Jerusalem Post Letters to the Editor: Erdogan, Jerusalem

Actually, what President Erdogan of Turkey is doing is encouraging all the Muslims of the world to visit Israel. Our Ministry of Tourism should confer a prize upon him.

Letters (photo credit: REUTERS)
(photo credit: REUTERS)
Erdogan, Jerusalem
Turkish President Recep Tayyip Erdogan says “each day that Jerusalem is under occupation is an insult to us” (“Erdogan calls on Muslims worldwide to flock to al-Aksa,” May 9).
The honorable president underestimates the implications of the Jewish nation’s return to its biblical homeland and our sovereignty over Jerusalem. Our return is not a mere insult to those who cling to a “replacement theology,” where their religion, be it Christianity or Islam, has replaced Judaism in the Creator’s privilege of preference. Our return is a theological negation and devastation of that theology.
We are approaching the realization of the prophetic words of Jeremiah (16:19): “Lord, my strength and my fortress, my refuge in time of distress, to You the nations will come from the ends of the earth and say, Our ancestors possessed false gods, worthless idols that did them no good.”
The writer is a rabbi.
Actually, what President Erdogan of Turkey is doing is encouraging all the Muslims of the world to visit Israel. Our Ministry of Tourism should confer a prize upon him.
‘Ein breira’
I respectfully take issue with reader Samuel Dershowitz (“Roots of hi-tech...,” Letters, May 9). The reason for Israel’s prowess in so many spheres is quite simply ein breira (there is no alternative).
We are surrounded by people who do not want us here and openly avow their intention of eliminating us from our homeland.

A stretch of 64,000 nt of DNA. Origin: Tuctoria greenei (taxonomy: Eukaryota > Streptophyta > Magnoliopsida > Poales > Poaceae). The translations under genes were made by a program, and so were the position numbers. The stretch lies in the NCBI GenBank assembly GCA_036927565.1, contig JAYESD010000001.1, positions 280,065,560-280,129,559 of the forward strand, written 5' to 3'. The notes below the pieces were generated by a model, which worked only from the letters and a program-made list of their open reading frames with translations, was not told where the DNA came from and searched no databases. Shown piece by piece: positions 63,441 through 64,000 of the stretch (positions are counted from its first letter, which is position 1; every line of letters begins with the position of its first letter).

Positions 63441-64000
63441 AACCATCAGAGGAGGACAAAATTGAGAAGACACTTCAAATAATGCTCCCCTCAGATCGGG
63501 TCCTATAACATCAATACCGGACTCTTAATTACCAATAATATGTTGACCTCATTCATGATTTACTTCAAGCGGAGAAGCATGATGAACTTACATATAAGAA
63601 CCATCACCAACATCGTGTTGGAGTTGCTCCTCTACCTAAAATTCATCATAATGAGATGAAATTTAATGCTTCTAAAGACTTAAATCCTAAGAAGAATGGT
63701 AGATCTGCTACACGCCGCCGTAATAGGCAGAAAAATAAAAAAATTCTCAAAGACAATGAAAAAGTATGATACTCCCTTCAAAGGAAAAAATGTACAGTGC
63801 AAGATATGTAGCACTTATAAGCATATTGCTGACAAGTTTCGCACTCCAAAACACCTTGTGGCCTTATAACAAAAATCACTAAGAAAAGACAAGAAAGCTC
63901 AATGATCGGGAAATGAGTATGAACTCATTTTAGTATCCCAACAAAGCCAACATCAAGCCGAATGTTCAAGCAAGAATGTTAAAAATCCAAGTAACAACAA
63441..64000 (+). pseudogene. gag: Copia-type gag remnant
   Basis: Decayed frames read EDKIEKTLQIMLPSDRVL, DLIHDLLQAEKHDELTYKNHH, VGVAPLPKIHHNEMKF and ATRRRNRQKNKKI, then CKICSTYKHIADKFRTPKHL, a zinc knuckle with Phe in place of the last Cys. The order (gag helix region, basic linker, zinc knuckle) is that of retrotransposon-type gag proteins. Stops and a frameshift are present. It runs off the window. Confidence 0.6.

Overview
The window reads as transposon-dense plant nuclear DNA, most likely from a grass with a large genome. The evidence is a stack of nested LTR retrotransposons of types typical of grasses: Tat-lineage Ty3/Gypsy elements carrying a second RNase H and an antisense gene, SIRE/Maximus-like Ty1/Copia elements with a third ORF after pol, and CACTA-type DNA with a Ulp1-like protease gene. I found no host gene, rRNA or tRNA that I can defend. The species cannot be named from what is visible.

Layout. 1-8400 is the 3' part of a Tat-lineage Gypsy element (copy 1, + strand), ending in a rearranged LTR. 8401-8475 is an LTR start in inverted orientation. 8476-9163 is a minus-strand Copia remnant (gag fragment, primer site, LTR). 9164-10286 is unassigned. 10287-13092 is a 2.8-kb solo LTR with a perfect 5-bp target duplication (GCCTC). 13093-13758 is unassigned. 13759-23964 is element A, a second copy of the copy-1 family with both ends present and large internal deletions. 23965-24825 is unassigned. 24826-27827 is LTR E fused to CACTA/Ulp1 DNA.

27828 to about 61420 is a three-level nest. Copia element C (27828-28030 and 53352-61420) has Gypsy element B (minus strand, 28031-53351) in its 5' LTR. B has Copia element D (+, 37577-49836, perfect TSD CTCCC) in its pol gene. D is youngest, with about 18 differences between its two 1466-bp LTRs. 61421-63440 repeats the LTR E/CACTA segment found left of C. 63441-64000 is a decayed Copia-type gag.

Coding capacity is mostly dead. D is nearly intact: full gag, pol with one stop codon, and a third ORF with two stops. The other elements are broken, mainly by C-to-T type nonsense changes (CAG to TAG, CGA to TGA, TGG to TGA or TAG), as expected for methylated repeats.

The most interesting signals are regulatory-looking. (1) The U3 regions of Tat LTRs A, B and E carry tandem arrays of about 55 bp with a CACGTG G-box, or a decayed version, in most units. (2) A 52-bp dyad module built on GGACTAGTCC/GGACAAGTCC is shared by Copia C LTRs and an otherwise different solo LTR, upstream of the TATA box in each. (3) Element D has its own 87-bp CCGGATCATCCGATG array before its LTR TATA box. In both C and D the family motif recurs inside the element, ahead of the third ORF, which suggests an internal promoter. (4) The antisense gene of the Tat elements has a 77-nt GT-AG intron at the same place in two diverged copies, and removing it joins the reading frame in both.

Whenever they produce a threat to our existence in whatever context – military, political, economic, etc. – we have to produce an antidote as a matter of survival. In turn, this antidote might produce innovations in other areas. Our cutting edge is thus being constantly whetted.
It is a reality that given the situation in this part of the world, this is likely to continue for a long time.
Irreparable harm
Sometimes our best friends do us irreparable harm. Coaching Palestinian Authority President Mahmoud Abbas so that he could speak effectively to US President Donald Trump was such an act (“PM angry Lauder advised Abbas,” May 9).
No true peace can ever be achieved by telling the enemy what to say or what to do. Peace, if it is really to be achieved, has to come from the heart and soul of the enemy himself. The enemy has to understand why peace is preferable to constant slaughter and the killing of innocents. The first step has to be a reappraisal of the Palestinians’ educational system.
President Trump himself is not a god and doesn’t have to be appeased. He has to see for himself what is happening here in Israel and how the settlements in Judea and Samaria are thriving.
He has to see for himself the palace of King David and smell the fragrant flowers around the entire city of Jerusalem.
Jerusalem can never be anything but the capital of Israel, undivided and unique in the world. It belongs to the Jewish people, but everyone can come and worship and feel its majestic spiritually. President Trump will certainly feel the city’s spiritual power and the achievements of Israel in spite of the constant warfare against it.
Trampoline Don
Your opinion pieces written by Jews about US President Donald Trump are full of hope or fear, or swing between them. Jews the world over seem to sit with this huge flower, taking off the petals one by one and mumbling “He loves us, he loves us not....”